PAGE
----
Can CCM and WCM engage in a dialog?

Absolutely. Two examples that are worth mentioning: Nadham Ezhunthathadi from Gopura Vaasalile(1991). This is a light classical composition and if you observe the first interlude, for few seconds, the Western violins start off a dialog with the Indian style violin composition. Even in some heavy Carnatic compositions of Raja such as Poon Kadhave Thazh thiravai from Nizhalgal (1980), the interludes are composed as a dialog between CCM and WCM. In fact, this is the most common experiment that Raja does in countless compositions that he may not even view this as experimentation any more.

Can a transition between a charanam and a pallavi be done by percussion?

Raja has used percussion as a transition tool in several of his compositions – the best I have observed without any parallel is the song Radha AzhaikiraaL from Therkaththi KaLLan (1988) sang by Janaki. What I found striking was the use of the tabla for the charanam and Western orchestration for the pallavi and the interludes. What I found unique is the transition from Indian to Western at the end of the charanam to the Pallavi - that's a beautiful dialog between the Western drum and the Indian tabla in such rapid pace with the support of the bass guitar. I have not heard such a beautiful Indian to Western transition in such a short interval in any song by any MD so well executed.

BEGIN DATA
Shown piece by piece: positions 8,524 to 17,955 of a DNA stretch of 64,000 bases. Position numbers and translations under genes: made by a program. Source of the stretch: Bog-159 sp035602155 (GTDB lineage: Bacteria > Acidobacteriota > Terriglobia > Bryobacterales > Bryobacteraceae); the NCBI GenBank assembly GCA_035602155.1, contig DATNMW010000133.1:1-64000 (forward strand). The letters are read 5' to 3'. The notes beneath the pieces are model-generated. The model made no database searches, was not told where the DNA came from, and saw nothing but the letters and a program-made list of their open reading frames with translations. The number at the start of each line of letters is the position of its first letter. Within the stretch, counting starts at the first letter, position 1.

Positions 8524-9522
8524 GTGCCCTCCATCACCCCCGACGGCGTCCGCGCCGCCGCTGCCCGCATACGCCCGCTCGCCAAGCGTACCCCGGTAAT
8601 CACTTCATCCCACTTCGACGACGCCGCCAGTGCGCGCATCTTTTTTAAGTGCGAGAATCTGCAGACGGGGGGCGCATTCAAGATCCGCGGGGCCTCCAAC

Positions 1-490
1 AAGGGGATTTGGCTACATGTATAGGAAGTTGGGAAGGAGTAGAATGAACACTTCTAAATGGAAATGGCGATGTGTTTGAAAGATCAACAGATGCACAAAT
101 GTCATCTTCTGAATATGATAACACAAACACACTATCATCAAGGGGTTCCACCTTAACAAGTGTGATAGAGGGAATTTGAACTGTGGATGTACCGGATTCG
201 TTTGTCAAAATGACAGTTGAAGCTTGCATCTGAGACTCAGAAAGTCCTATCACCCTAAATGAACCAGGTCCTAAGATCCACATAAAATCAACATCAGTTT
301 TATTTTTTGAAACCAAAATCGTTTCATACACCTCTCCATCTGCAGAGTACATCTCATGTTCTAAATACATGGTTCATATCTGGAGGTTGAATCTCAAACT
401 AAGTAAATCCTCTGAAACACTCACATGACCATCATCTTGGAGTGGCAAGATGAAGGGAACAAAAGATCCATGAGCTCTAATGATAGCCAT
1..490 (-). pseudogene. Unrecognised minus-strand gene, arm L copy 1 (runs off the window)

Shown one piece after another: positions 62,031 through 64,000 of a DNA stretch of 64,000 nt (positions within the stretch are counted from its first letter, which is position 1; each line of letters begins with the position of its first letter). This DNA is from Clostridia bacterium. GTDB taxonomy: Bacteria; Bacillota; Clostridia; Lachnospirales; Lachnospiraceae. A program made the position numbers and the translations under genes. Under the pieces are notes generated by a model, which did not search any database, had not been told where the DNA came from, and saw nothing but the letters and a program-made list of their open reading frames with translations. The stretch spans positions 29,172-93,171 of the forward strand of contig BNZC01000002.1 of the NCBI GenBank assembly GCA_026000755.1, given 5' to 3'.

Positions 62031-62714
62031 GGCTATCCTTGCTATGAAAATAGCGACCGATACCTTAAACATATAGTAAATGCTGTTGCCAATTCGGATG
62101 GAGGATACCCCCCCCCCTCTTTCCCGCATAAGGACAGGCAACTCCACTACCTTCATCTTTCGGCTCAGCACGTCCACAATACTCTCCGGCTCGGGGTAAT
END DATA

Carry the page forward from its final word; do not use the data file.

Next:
Can a transition between a charanam and a pallavi be done with voices?

There are several songs that Raja has used chorus as a transition between the charanam and pallavi. However, one of the best use of voice for the transition is in the song Bhoopalam Isaikum from Thooral Ninnu Pochu (1982) where the transition is done using a humming beautifully.

Can Indian and western percussion engage in a dialog?

There are several Raja compositions that have a constant dialog between Indian and Western percussion. However, the one where the dialog itself is used as the interlude is the song Ila Nenje Vaa from Vanna Vanna PookaL (1991) - both the interludes are nothing but wonderful dialog between Indian and Western percussion. Hear the wonderful dialog...